The Speed Trials week takes place at the end of August and it was hot when I was there. Wide-brimmed hats, sunscreen and drinking lots of water are all essential, as are closed shoes to protect your feet from the salt. It is a dry heat, so not overly uncomfortable, although finding shade is important.
After walking around and watching what was happening for a couple of hours, the seemingly chaotic nature of the event began to make sense. Riders get their motorcycles ready and take them to scrutineering for the essential safety checks. Get through that (and many don't first time around) then you head down to the pre-stage area to await your turn to run on one of the two tracks. Waiting is something you have to be good at if you are a competitor or team member, as there is lots of waiting at Bonneville. Lots of entries, an emphasis on safety and very long tracks that have to be cleared by the previous rider all take their toll on time. Eventually though, you are told to ride out to the start area for one of the two tracks and after another wait, it is your turn.
As a spectator, you cannot really watch the riders blasting down the tracks, as they are so long (5 miles and 11 miles) that you cannot see the entire length. I think spectators are meant to stay in the pits area, but I didn't do that, preferring instead to drive out to the pre-stage and start areas. Taking photographs for me is a passion, so getting out to these areas was essential.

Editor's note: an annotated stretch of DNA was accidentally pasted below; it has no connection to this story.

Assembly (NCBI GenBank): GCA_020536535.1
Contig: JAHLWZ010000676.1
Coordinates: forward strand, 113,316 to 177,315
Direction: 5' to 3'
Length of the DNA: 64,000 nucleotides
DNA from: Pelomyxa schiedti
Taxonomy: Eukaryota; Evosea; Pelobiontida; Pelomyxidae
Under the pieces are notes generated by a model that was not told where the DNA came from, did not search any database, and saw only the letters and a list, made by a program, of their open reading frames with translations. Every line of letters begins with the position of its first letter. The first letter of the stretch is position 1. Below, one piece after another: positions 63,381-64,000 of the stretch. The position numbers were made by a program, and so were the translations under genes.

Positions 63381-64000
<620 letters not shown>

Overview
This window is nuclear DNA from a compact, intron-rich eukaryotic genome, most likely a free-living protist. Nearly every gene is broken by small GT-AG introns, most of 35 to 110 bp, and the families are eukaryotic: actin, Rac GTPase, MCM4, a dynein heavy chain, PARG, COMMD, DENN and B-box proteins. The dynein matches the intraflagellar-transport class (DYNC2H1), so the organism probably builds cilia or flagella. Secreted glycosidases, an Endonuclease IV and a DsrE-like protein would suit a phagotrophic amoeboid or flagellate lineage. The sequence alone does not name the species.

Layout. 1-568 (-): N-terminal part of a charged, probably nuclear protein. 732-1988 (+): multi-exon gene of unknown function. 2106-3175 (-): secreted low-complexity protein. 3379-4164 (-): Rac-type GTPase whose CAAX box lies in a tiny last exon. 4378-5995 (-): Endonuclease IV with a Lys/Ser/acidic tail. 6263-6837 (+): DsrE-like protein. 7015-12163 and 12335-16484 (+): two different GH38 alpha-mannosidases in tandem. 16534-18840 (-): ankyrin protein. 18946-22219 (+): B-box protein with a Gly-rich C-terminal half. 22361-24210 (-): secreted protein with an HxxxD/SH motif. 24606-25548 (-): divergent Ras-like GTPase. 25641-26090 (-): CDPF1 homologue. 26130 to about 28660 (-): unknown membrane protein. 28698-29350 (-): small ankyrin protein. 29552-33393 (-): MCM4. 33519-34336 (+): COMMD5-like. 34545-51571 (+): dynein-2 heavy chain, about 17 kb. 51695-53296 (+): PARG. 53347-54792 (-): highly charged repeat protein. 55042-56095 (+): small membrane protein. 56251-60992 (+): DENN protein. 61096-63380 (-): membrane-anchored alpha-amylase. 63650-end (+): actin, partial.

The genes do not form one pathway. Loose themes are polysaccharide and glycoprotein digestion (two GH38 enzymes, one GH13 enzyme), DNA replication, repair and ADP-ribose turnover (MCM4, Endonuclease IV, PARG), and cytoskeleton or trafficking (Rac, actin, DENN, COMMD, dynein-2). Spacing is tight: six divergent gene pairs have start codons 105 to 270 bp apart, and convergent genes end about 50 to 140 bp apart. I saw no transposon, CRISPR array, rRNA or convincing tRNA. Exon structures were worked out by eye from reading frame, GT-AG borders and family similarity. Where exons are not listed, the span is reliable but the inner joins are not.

What I really enjoyed was speaking to the competitors at the start areas. Now free of getting their motorcycles ready, riders seemed to enjoy talking about their machines, where they are from, speeds they have reached and what they hope for on the imminent run. Then they are off. Whether on a large or small bike, a standard model or a specialist build, a seasoned or novice competitor, all riders just want to go as fast as they can. The riders I spoke to ranged in age from 13 years to 75 years old. They all gave off the same feeling of excitement and this certainly encouraged me to think about competing myself one year. I really would like to give this a try.
There is one thing to watch out for each visitor or racer at Bonneville. The salt is really bad for your vehicle. Competing motorcycles get covered in the white stuff and I am told some components need to be stripped down to eliminate all traces of the salt. Cars driven on the salt don't suffer as badly, but the rental car I used needed a lot of cleaning to avoid a big bill from the rental company. There are a couple of car washes in Wendover and they certainly were very busy soon after the weeks racing finished.
Would I recommend going to Bonneville to watch the racing as a spectator? Yes, I would, although don't expect many comforts - this is raw racing at its most basic. Would I want to race? - if I can find the right bike and somebody to take as a mechanic, you bet I would!
Here are a selection of my favourite pictures from the week.....
12 hours ago